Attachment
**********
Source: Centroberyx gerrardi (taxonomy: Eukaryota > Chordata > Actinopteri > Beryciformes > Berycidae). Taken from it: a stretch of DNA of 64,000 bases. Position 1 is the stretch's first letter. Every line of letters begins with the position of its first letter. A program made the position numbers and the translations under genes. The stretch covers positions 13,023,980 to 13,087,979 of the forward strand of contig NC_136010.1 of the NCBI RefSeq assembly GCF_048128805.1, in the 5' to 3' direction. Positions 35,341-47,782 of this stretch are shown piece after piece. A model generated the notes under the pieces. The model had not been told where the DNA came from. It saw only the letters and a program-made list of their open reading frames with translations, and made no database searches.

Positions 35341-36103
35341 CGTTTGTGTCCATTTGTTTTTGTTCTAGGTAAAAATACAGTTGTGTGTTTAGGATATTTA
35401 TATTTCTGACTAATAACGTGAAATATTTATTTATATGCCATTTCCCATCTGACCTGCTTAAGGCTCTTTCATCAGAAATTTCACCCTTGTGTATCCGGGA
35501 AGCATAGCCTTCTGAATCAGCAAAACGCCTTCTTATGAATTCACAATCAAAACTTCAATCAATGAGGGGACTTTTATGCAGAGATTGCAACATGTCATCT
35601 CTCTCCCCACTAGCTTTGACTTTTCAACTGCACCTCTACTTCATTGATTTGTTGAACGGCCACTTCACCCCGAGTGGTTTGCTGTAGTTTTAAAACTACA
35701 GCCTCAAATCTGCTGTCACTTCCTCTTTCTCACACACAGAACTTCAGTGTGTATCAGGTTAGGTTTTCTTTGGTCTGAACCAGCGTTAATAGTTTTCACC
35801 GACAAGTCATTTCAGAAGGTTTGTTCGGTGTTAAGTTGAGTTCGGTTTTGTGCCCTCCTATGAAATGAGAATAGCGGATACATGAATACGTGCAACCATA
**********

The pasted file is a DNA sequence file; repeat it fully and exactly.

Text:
Source: Centroberyx gerrardi (taxonomy: Eukaryota > Chordata > Actinopteri > Beryciformes > Berycidae). Taken from it: a stretch of DNA of 64,000 bases. Position 1 is the stretch's first letter. Every line of letters begins with the position of its first letter. A program made the position numbers and the translations under genes. The stretch covers positions 13,023,980 to 13,087,979 of the forward strand of contig NC_136010.1 of the NCBI RefSeq assembly GCF_048128805.1, in the 5' to 3' direction. Positions 35,341-47,782 of this stretch are shown piece after piece. A model generated the notes under the pieces. The model had not been told where the DNA came from. It saw only the letters and a program-made list of their open reading frames with translations, and made no database searches.

Positions 35341-36103
35341 CGTTTGTGTCCATTTGTTTTTGTTCTAGGTAAAAATACAGTTGTGTGTTTAGGATATTTA
35401 TATTTCTGACTAATAACGTGAAATATTTATTTATATGCCATTTCCCATCTGACCTGCTTAAGGCTCTTTCATCAGAAATTTCACCCTTGTGTATCCGGGA
35501 AGCATAGCCTTCTGAATCAGCAAAACGCCTTCTTATGAATTCACAATCAAAACTTCAATCAATGAGGGGACTTTTATGCAGAGATTGCAACATGTCATCT
35601 CTCTCCCCACTAGCTTTGACTTTTCAACTGCACCTCTACTTCATTGATTTGTTGAACGGCCACTTCACCCCGAGTGGTTTGCTGTAGTTTTAAAACTACA
35701 GCCTCAAATCTGCTGTCACTTCCTCTTTCTCACACACAGAACTTCAGTGTGTATCAGGTTAGGTTTTCTTTGGTCTGAACCAGCGTTAATAGTTTTCACC
35801 GACAAGTCATTTCAGAAGGTTTGTTCGGTGTTAAGTTGAGTTCGGTTTTGTGCCCTCCTATGAAATGAGAATAGCGGATACATGAATACGTGCAACCATA